• Only when enough land is available is this strategy is used.
  • Poultry is raised on the range, which is a term for allowing them to roam freely on the ground.
  • A range should provide shelter, greens, feed, water, shade, and other necessities.
  • It is via foraging that birds get their major source of nutrition.
  • Temporary roofs supported by regular poles are commonly used to create a temporary shelter.
  • 300-400 birds per acre are seen in dense groups.
  • Almost obsolete at this point.

When poultry is raised in a free-range manner, the birds may explore the farm in search of food.

Because of the many risks it poses, this chicken house method should not be used in commercial chicken farming.

Free range system

Standard semi-intensive housing units and open runs comprise the semi-intensive housing system.

  • Small-scale producers frequently take advantage of this
  • Birds are half-raised in nests and half-raised on the ground or a range.
  • The birds are kept in their houses overnight or as needed, and they have access to ranges.
  • Simple houses with thatched roofs, strewn earth floors, or slatted floors can be found.
  • Protects against predators brought on by bad weather as well as provides shade
  • In dwellings, stocking density is 4-5 birds per square meter.

As far as commercial poultry farming is concerned, the intensive housing system is the most effective way to maximize bird output and profitability. As a result, think about implementing a more comprehensive housing system.

Chickens are placed on the concrete floor with wood shavings on top of them to provide a "cushion" for them. The shavings are removed and replaced or layered and raked regularly. Poultry farmers use this method because it makes managing large groups of birds easier. However, it also makes it easier for diseases to spread and makes it harder for farmers to get rid of birds that aren't productive.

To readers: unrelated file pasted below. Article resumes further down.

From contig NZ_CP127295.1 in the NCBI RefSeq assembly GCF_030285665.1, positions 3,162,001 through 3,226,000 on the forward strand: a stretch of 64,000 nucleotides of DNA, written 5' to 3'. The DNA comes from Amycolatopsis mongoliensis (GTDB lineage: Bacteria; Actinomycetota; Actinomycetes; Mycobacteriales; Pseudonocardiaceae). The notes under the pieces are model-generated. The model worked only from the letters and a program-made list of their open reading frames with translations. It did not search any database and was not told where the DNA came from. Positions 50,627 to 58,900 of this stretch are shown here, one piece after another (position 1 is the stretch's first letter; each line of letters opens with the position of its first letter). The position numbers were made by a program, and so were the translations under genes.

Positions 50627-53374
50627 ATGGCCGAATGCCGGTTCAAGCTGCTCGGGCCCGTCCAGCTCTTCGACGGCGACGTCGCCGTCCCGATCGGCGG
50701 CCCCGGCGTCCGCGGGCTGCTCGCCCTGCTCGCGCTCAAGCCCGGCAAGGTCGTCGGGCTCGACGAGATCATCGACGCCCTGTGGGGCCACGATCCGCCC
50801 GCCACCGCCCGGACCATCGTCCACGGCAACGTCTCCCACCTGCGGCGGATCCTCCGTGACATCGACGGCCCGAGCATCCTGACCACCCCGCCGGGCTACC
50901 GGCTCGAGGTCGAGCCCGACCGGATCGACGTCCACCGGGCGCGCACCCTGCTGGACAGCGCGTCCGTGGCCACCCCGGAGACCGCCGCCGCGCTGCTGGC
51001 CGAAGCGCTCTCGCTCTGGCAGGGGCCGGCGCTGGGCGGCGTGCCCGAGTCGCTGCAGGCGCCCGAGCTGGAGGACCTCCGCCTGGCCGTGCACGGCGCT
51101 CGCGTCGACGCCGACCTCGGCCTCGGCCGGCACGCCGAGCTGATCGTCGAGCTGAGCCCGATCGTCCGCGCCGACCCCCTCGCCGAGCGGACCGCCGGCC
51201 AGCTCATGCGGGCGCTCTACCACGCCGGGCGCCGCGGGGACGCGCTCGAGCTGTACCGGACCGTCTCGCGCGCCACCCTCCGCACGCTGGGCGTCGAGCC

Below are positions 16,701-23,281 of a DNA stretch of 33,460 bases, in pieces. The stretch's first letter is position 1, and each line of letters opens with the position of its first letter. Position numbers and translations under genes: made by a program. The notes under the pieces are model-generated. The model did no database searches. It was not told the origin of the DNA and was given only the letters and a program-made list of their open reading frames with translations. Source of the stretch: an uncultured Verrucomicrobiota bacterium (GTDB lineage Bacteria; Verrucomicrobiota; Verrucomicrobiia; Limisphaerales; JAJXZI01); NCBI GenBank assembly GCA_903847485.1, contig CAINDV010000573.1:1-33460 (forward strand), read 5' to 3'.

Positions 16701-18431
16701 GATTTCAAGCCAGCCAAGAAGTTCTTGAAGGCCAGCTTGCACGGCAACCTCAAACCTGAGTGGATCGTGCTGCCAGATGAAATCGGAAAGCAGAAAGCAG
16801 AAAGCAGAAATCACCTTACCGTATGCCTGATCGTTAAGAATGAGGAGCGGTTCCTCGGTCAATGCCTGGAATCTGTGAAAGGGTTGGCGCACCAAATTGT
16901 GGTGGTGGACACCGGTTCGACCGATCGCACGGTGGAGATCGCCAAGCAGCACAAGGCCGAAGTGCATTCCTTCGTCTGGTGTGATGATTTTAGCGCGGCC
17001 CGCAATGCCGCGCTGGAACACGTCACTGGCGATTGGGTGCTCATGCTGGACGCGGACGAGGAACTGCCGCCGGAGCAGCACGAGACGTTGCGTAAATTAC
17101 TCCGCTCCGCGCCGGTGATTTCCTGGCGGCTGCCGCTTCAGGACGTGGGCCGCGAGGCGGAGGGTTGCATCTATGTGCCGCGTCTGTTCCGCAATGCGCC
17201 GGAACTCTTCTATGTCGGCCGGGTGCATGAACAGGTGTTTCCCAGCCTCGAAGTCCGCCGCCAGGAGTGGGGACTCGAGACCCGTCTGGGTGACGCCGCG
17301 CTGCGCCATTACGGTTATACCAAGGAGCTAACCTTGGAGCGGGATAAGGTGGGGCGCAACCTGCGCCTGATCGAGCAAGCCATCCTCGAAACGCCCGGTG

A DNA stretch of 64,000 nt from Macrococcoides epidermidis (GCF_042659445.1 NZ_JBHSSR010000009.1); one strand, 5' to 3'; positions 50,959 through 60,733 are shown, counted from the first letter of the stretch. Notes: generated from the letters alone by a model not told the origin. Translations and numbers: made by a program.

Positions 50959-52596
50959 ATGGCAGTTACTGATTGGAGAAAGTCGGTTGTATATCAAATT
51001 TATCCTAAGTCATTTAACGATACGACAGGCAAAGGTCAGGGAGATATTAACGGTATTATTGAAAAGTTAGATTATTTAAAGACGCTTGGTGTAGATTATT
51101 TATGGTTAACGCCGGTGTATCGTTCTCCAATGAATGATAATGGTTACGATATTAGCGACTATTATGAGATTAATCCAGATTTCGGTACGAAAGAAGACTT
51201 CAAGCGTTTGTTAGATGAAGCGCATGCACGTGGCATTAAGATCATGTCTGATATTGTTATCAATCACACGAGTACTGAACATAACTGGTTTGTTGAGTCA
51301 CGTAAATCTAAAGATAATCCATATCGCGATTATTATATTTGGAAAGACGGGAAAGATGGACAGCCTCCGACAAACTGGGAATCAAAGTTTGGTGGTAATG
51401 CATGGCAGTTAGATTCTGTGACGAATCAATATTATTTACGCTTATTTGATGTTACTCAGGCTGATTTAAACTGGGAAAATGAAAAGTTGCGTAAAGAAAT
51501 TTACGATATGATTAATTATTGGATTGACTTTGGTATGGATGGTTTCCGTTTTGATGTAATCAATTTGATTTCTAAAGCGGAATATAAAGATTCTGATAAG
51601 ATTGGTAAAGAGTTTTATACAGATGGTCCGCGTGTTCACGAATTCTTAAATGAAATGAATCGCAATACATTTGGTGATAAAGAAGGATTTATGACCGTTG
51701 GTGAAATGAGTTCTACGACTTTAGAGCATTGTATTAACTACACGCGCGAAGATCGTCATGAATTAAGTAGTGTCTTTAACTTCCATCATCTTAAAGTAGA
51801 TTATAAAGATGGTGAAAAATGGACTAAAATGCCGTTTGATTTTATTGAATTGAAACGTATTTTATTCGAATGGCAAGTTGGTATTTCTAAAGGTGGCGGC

Intensive Housing System

The birds are housed in metal cages within a building as part of the battery cage housing system. To accommodate tiny flocks of birds, cages are often divided into many sections. Besides nesting, the cages also have food and drinks. A motorized scraper is used to remove bird droppings from the floor. Even though this system is considered the best for raising layers, it is more expensive to create and maintain than other options.

Here, we have four systems:

  • Deep Litter 
  • Battery Cage (stair step, Battery/ Vertical, and Individual)
  • Slat cum
  • Slatted floor

 

Please keep in mind that each of the four housing options has pros and cons. It's up to you to decide what you need and how much money you have to spend on it.

Regardless of your choice, having access to a quality poultry housing system is critical.

Stop birds from getting sick so that bad weather doesn't damage your investment.

It's easier to handle and maintain birds if they're kept in groups based on their age.

Birds should be shielded from predators and thieves with this device.

Chickens that are housed in the best possible conditions can produce more eggs.

We can improve feeding and nutrient utilization with better housing.

It also makes it simple to handle and take care of.